Southwest Oregon Fishing Reports for May 17th, 2019

Southwest Oregon Fishing Reports

From Pete Heley at

The hottest thing going right now is shad fishing on the Umpqua River. Half-day catches of 40+ shad are common at a number of locations, but the best spot recently has been at Sawyers Rapids – and as the river drops it will get even better. Sawyer Rapids, at less than 27 miles east of Reedsport, is also the closest Umpqua River shad spot to the Oregon coast. Other local rivers hosting shad runs include the Coquille, Siuslaw and Coos-Millicoma rivers.

The first central Oregon coast all-depth three-day opener was a complete bust – and a good example that increasing the quota means little if there are not reachable willing-to-bite fish around. There are four more “fixed” three-day openers which are on Thursday through Saturday of each week and if the 171,103 pound quota is not reached, backup openers will occur every two weeks until the quota is met.

Those salmon caught by spinner-flinging bank anglers at Winchester Bay a few weeks ago have not shown up as upriver spring chinook catches – so perhaps they weren’t spring chinooks at all – but feeder fall chinook following baitfish into the lower Umpqua River.

Surfperch were caught above Winchester Bay last week, but the run has yet to really get going but could do so at any time. As usual, the male surfperch are still biting off the beaches as the female surfperch move into the lower Umpqua River. Winchester Bay’s South Jetty suffered a rare “off week” last week regarding rockfish, greenling, lingcod, and striped surfperch.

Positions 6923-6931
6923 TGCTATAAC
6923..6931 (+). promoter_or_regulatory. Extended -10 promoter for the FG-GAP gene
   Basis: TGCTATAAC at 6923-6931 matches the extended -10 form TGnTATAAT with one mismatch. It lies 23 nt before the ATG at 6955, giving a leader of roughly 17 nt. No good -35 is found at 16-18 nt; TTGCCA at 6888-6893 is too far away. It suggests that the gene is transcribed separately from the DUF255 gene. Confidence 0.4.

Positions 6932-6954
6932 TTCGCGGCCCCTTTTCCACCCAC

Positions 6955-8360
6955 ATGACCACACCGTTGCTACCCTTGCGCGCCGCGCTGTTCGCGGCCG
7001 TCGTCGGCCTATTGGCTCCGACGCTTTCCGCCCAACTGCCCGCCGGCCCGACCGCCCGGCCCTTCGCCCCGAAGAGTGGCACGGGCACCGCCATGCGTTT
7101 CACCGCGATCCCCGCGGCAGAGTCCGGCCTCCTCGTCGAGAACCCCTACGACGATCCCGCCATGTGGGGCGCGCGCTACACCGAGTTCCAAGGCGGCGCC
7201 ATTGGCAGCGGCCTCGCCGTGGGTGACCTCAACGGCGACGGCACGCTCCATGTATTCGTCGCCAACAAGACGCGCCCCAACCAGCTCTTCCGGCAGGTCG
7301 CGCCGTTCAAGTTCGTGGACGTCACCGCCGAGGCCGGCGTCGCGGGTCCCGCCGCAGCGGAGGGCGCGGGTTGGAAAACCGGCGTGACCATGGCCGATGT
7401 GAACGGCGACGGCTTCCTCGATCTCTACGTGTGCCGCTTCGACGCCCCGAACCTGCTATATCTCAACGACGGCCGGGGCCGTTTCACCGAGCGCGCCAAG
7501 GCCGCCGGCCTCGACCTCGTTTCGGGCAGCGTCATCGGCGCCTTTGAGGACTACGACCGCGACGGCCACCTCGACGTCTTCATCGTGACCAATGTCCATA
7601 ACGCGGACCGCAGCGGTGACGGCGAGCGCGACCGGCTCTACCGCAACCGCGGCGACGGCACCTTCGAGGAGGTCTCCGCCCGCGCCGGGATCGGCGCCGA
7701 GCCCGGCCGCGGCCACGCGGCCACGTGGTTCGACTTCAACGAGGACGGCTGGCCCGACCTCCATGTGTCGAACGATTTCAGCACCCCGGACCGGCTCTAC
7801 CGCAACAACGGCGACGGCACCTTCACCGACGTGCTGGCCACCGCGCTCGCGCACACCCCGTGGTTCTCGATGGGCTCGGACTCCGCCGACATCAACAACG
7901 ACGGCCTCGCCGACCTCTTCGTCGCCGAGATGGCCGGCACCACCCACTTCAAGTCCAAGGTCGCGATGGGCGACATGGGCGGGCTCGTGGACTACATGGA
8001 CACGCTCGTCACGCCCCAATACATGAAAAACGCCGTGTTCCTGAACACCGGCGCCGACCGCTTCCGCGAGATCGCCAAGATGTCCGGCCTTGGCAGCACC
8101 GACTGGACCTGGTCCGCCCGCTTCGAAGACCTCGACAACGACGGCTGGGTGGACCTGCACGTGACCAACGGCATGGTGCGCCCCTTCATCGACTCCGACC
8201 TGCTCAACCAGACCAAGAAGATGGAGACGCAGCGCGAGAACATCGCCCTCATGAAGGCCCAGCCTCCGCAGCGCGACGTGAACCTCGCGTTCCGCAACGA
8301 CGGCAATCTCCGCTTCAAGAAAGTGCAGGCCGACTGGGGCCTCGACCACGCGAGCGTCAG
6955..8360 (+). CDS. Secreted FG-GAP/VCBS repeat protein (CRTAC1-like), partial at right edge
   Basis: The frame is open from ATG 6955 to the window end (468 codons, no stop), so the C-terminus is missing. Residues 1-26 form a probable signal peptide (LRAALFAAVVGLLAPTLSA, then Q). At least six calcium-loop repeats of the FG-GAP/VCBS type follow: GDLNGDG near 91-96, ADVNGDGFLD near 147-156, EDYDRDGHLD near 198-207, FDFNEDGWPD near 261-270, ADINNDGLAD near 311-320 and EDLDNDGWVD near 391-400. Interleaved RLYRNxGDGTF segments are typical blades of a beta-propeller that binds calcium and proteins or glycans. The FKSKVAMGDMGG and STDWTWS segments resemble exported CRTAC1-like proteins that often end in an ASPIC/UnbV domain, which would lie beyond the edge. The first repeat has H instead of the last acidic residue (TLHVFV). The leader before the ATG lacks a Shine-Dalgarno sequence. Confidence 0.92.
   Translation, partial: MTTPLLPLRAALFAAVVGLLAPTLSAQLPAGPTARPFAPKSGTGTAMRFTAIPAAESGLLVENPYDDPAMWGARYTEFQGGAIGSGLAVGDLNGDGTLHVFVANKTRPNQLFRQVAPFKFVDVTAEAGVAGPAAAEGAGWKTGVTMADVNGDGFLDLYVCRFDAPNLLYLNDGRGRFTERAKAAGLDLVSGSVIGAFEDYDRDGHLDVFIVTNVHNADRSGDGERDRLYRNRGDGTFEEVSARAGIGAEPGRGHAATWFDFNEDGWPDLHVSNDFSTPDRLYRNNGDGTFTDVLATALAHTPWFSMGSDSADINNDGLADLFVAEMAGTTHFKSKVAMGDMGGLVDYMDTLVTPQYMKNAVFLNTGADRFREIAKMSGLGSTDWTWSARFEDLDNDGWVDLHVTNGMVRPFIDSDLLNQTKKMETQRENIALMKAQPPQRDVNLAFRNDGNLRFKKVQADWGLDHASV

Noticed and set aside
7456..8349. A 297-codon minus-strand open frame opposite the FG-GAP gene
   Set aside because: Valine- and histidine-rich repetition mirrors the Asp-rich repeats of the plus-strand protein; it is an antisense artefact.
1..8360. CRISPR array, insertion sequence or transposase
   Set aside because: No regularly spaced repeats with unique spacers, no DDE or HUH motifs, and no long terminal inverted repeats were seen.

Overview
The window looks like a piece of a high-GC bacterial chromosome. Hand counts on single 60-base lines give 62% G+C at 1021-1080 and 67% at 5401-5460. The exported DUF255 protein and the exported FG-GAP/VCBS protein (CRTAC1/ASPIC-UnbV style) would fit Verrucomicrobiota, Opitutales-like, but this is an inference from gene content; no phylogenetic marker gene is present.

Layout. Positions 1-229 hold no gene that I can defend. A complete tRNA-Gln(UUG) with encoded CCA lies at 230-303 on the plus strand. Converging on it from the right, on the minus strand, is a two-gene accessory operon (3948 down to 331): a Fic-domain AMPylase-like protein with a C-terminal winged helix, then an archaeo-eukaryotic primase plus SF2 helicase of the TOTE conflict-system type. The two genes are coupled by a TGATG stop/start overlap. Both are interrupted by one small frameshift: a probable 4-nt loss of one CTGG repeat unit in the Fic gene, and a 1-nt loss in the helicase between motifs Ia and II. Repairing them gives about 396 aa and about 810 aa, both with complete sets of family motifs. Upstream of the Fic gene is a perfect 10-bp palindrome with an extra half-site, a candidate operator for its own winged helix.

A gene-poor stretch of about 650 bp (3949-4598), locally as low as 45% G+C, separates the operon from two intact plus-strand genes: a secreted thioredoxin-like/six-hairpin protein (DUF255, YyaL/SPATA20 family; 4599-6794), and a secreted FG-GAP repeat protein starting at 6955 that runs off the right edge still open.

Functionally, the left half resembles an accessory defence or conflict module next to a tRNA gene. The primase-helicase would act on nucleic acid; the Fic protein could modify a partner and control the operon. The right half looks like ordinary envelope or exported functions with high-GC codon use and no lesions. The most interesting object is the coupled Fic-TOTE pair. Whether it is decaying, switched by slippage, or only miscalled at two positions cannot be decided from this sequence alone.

Striped bass angling remains surprisingly good on the Smith and Coquille rivers with water clarity influencing the bite on the Coquille River. Freshwater lakes that are still having water clarity problems include Cooper Creek Reservoir, Plat ‘I’ Reservoir and Ben Irving Reservoir.

In some cases, warmer weather can result in lower water temperatures such as occurred recently at Lake Shasta when a considerable amount of melting snow resulted in a several degree drop in water temperatures despite very warm air temperatures.

For those of you who believe the slogan “made in America” means something – America’s boating industry is a wonderful example. According to the National Marine Manufacturers Association, Ninety-five percent of the boats in the United States were made in the United States and the value of boat exports exceeds the value of boat imports by more than a billion dollars per year.

The California Department of Fish and Wildlife puts out question and answer emails every couple of weeks that have varying degrees of relevance to Oregonians. Here are some questions from a recent one.